Introducing America's Public Bible (Beta)



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by Lincoln Mullen

It’s the start of August, and I don’t want to presume on the good graces of this blog’s readers. So in the spirit of late summer, I’m finally getting around to briefly describing of one of my summer projects in the hope that you find it fun, leaving a fuller accounting of the why and wherefore of the project for another time.

America’s Public Bible is a website which looks for all of the biblical quotations in Chronicling America. Chronicling America is a collection of digitized newspapers from the Library of Congress as part of the NEH’s National Digital Newspaper Program. ChronAm currently has some eleven million newspaper pages, spanning the years 1836 to 1922. Using the text that ChronAm provides, I have looked for which Bible verses (just from the KJV for now) are quoted or alluded to on every page. If you want an explanation of why I think this is an interesting scholarly question, there is an introductory essay at the site.

The project offers you two ways of exploring how the Bible was used in nineteenth- and early twentieth-century newspapers. First, you can use an interactive chart, which lets you put in the reference to any of the 1,700 or so most quoted Bible verses and see the changing patterns in their usage. For example, you might find that “Righteousness exalteth a nation: but sin is a reproach to any people” (Proverbs 14:34) peaked in 1865, that “Greater love hath no man than this, that a man lay down his life for his friends” (John 15:13) grew in popularity during World War I, or that “Suffer little children to come unto me” (and its variations) was the most popular verse in this collection of newspapers. You can also see the trends for collections of verses arranged in topics that I’ve chosen from you, if your knowledge of biblical references is rusty.

The trends in how three verses (John 15:13; Proverbs 14:34; and Luke 18:16) were used over time. Notice the very different temporal patterns of usage.
The trends in how three verses (John 15:13; Proverbs 14:34; and Luke 18:16) were used over time. Notice the very different temporal patterns of usage.

The second way that you can use the site is to get links back to the images of the newspaper pages at Chronicling America with the quotations highlighted. This lets you seen not only how often and when a verse was used, but by whom, in what contexts, and for what purposes.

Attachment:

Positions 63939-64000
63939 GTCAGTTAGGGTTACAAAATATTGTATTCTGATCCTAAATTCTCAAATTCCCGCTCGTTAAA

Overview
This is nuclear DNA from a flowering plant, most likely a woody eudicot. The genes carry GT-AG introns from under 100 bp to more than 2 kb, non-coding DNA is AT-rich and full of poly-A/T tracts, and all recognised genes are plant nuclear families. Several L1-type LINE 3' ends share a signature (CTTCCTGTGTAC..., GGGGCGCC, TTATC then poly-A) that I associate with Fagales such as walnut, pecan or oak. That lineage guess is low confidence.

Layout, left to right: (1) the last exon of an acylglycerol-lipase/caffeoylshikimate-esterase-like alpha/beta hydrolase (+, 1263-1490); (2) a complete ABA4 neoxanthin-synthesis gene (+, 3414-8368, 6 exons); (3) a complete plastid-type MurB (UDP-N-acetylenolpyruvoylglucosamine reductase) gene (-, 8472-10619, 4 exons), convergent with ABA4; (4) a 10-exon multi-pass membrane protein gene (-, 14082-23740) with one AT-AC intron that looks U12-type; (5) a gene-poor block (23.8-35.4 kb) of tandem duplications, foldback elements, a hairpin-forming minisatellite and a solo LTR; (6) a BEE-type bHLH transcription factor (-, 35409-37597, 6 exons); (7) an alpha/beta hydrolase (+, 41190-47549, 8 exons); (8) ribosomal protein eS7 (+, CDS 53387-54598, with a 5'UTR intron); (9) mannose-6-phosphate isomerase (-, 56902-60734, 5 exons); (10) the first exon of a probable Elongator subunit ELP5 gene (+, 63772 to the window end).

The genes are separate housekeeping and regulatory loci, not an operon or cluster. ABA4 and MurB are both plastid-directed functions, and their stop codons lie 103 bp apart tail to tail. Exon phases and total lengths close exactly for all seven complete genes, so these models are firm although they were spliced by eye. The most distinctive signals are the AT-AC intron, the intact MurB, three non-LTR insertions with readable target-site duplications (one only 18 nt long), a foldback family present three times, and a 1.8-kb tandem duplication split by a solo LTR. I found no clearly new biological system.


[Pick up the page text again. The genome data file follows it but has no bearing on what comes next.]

A sample table containing links to some 1,700 uses of the verse Greater love hath no man than this, that a man lay down his life for his friends.
A sample table containing links to some 1,700 uses of the verse “Greater love hath no man than this, that a man lay down his life for his friends.”

I’ve had an enormous amount of fun working on this project, and I hope you will enjoy exploring this initial version of the site. Part of the fun was figuring out how to find the quotations using machine learning, though I acknowledge that my definition of “fun” might not exactly line up with everyone else’s. But the real pleasure came in poring over thousands of instances of how the Bible was quoted. Peter Stallybrass has a gem of an article called “Against Thinking” where he encourages literary scholars to build up an inventory of things that they have noticed about a text. (Seriously, go read that article; I can’t do it justice here.) Making all due allowances for the differences between disciplines, this is exactly what I found myself doing as I cataloged how the Bible was used to discuss politics and elections, money and capitalism, gender roles, and science, as well as (to my surprise) to make lots and lots of jokes.

Of course, that catalog will eventually have to amount to an argument, about which more in the future. But in the meantime, I hope you have fun looking up examples of how the Bible was used in American newspapers.

A retelling of the parable of the Good Samaritan.
A retelling of the parable of the Good Samaritan.
Presidents and the scriptures was an ever-popular topic.
Presidents and the scriptures was an ever-popular topic.
That’s Samuel Tilden and Rutherford Hayes, in case you were wondering.
That’s Samuel Tilden and Rutherford Hayes, in case you were wondering.
Trust me, it’s funny as long as you can get a historian of nineteenth-century legal practice to explain it to you.
Trust me, it’s funny as long as you can get a historian of nineteenth-century legal practice to explain it to you.
But drinking jokes need no explanation.
But drinking jokes need no explanation.
I’m not sure this was a word fitly spoken.
I’m not sure this was a “word fitly spoken.”
My algorithm is better at finding the quotations when they are printed in large type. (Not really; I’m just kidding.)
My algorithm is better at finding the quotations when they are printed in large type. (Not really; I’m just kidding.)
Slow news day?
Slow news day?

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